Death of a Salesman
WILLY: Biff Loman is lost. In the greatest country in the world a young man with such—personal attractiveness, gets lost. And such a hard worker. There’s one thing about Biff— he’s not lazy.
WILLY: [with pity and resolve]: I’ll see him in the morning; I’ll have a nice talk with him. I’ll get him a job selling. He could be big in no time. (Act 1)
WILLY: There’s more people! That’s what’s ruining this country! The competition is maddening! Smell the stink from that apartment house! And the one on the other side… How can they whip cheese? (Act 1)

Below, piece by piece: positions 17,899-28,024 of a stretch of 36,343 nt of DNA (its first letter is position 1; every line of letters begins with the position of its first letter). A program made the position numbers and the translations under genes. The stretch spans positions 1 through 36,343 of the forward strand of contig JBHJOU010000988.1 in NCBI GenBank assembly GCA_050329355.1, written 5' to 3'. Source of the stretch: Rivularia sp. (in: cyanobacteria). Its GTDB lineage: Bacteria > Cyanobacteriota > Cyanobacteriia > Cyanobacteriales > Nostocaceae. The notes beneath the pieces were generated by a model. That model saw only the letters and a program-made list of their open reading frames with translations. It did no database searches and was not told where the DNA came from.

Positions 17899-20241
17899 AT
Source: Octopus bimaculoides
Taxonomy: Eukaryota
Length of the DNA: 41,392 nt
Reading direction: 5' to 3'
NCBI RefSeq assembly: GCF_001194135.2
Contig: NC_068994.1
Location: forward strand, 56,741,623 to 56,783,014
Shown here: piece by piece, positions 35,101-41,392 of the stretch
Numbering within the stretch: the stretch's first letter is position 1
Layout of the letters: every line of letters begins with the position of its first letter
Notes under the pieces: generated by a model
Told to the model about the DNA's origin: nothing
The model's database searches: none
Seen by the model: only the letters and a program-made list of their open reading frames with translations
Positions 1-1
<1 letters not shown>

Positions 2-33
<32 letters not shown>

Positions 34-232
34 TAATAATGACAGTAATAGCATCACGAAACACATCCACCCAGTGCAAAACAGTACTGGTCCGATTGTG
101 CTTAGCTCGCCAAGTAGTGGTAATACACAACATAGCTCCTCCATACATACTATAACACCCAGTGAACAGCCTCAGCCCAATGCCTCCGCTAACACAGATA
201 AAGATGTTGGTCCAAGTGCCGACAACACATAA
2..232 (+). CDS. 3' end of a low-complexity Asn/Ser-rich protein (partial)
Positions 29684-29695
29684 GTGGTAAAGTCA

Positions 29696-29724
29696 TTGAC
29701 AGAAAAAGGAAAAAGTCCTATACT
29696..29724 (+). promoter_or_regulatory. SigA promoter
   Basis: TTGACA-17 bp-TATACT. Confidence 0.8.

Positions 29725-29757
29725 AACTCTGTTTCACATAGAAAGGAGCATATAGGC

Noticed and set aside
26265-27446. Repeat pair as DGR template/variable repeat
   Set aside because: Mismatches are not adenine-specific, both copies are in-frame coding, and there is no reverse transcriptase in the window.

BIFF: Well, I spent six or seven years after high school trying to work myself up. Shipping clerk, salesman, business of one kind or another. And it’s a measly manner of existence. To get on that subway on the hot mornings in summer. To devote your whole life to keeping stock, or making phone calls, or selling or buying. To suffer fifty weeks of the year for the sake of a two week vacation, when all you really desire is to be outdoors with your shirt off. And always to have to get ahead of the next fella. And still—that’s how you build a future. (Act 1)